James

A verse-by-verse exegetical commentary on the New Testament Greek text

Introduction

The letter of James is a highly practical work, simple and imaginative in its teaching. For this reason it is a very popular book with believers, although a book that has stirred controversy. Those who don't like the book, and Martin Luther was one of its strongest critics, argue that it promotes justification by works. Such a view, of course, is quite unfair. James simply proclaims that "faith is not true faith unless it is the motive power that produces Christian living", Mitton.

 
The structure of James

In Luther's judgment, James is a chaotic work where the author just "throws things together". Modern commentators have tended to move from this rather negative view. Some, like Dibelius, see a semblance of structure (an examination of collected sayings on particular subjects and treatises on particular issues), while others, like Davids, argue for a highly organized thematic work. Others head for the middle ground, for example, Moo identifies some key themes (testing, suffering) supported by supplementary themes (wisdom, Godly speech, faith, humility, the law, ..), which themes are intertwined in a series of major and minor relatively independent exhortations. The structure below borrows from that suggested by Dibelius.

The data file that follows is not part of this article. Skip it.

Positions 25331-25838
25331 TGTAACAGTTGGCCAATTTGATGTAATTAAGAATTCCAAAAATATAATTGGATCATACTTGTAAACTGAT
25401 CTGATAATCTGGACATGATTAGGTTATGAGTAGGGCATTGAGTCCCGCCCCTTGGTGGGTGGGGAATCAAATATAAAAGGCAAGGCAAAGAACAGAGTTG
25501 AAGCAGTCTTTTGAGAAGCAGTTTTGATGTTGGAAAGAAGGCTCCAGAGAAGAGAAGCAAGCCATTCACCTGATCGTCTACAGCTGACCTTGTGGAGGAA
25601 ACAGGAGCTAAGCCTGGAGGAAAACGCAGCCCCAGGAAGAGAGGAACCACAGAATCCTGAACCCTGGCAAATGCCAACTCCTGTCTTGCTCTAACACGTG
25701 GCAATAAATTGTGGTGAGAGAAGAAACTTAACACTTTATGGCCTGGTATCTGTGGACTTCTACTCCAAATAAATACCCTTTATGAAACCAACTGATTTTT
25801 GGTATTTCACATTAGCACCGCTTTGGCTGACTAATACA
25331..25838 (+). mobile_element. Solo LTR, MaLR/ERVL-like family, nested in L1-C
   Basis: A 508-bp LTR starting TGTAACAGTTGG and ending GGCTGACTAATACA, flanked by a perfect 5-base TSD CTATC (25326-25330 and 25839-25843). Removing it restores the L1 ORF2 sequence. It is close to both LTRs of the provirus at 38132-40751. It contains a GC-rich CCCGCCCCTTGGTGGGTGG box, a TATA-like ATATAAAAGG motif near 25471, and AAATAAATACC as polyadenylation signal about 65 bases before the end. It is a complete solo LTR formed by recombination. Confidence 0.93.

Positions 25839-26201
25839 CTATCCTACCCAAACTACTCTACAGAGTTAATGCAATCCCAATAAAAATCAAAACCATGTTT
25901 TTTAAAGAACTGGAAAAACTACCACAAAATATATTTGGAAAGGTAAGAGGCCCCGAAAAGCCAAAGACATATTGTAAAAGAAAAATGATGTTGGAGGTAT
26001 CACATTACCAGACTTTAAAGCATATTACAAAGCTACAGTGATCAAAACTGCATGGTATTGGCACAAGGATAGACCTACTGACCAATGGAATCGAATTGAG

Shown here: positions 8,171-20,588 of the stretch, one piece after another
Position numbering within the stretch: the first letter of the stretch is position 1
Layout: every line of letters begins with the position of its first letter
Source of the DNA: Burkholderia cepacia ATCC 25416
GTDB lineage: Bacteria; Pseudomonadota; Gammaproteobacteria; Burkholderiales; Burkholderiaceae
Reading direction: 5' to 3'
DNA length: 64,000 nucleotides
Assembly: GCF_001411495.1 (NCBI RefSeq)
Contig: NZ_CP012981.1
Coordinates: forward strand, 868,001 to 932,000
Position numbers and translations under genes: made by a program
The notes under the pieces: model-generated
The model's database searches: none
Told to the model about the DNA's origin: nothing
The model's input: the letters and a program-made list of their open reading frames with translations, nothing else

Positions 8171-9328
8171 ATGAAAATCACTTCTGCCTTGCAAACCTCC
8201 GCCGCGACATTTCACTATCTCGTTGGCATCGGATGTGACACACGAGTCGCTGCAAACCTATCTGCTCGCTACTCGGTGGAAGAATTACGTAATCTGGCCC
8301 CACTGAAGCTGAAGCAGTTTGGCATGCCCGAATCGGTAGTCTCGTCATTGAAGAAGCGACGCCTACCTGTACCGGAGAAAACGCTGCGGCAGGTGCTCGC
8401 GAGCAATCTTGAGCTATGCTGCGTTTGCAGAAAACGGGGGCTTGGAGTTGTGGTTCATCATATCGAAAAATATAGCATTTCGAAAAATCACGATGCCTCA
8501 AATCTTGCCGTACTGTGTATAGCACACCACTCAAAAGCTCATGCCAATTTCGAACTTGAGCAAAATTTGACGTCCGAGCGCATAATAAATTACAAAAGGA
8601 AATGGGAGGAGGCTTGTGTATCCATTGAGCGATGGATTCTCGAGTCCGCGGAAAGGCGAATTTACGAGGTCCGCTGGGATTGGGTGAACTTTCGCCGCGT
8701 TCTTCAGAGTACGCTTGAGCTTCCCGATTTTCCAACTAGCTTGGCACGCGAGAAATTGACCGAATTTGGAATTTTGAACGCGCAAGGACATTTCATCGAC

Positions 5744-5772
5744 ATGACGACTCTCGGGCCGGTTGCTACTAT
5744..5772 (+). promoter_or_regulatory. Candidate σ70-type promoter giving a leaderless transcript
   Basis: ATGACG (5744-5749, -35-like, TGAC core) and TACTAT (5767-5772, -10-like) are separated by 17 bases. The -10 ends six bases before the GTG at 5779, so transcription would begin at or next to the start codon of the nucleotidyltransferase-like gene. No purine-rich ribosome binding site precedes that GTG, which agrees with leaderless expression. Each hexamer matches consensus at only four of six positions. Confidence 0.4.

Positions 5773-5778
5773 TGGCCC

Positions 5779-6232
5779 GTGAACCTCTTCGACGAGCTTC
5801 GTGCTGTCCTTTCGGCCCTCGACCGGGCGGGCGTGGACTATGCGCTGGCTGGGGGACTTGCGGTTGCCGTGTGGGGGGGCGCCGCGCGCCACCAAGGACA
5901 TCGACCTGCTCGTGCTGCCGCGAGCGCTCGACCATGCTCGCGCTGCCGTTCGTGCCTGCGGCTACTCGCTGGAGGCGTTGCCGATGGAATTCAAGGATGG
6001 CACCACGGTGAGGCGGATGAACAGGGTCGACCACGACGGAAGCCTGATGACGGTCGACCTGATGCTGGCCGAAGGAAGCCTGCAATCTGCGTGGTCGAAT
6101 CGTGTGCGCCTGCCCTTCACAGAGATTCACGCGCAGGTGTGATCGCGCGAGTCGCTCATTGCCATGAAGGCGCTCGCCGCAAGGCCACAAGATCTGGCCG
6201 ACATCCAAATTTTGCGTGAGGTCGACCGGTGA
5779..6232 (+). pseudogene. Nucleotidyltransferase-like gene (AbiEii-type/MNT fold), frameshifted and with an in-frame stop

1. Introduction. 1:1

Address and greeting

2. Instructions on trials and temptation, 1:2-18

Growing in Christian maturity, 1:2-18

3. Instructions on hearing and doing, 1:19-27

Be doers of the Word, 1:19-27

4. A sermon on partiality, 2:1-13

Favoritism forbidden, 2:1-13

5. A sermon on faith and works, 2:14-26

Faith without works is a dead thing, 2:14-26

6. Instructions on the tongue, 3:1-12

Taming the tongue, 3:1-12

7. Instructions on disputes, 3:13-4:12

i] Disputes are of worldly wisdom, peace is of the wisdom from above , 3:13-18

ii] Disputes derive from worldly passions, 4:1-6

iii] Humility and slander, 4:7-12

8. Instructions on worldliness and wealth, 4:13-5:6

i] The danger of arrogance and self-sufficiency, 4:13-17

ii] The danger of wealth, 5:1-6

9. Instructions on general matters, 5:7-12

Patience in the face of suffering and oaths, 5:7-12

10. Concluding instruction, 5:13-20

The prayer of faith and the restoration of an erring brother, 5:13-20

 
Author and date

Although the letter is ascribed to James, the identify of this person is unknown. Early Christian tradition had the letter written by James of Jerusalem, "the Lord's brother", but this has been questioned in recent times. It is often argued that the writer is not well acquainted with Paul's doctrine of justification and that therefore the letter must be a late composition, say 80AD (it seems likely that 1 Clement, written in 95AD, has a knowledge of James), but of course it could be early, say 40AD, written at a time when the church was primarily Jewish and as yet unaware of Paul's understanding of justification. If James of Jerusalem is the author the letter must have been written before 62AD when James was martyred.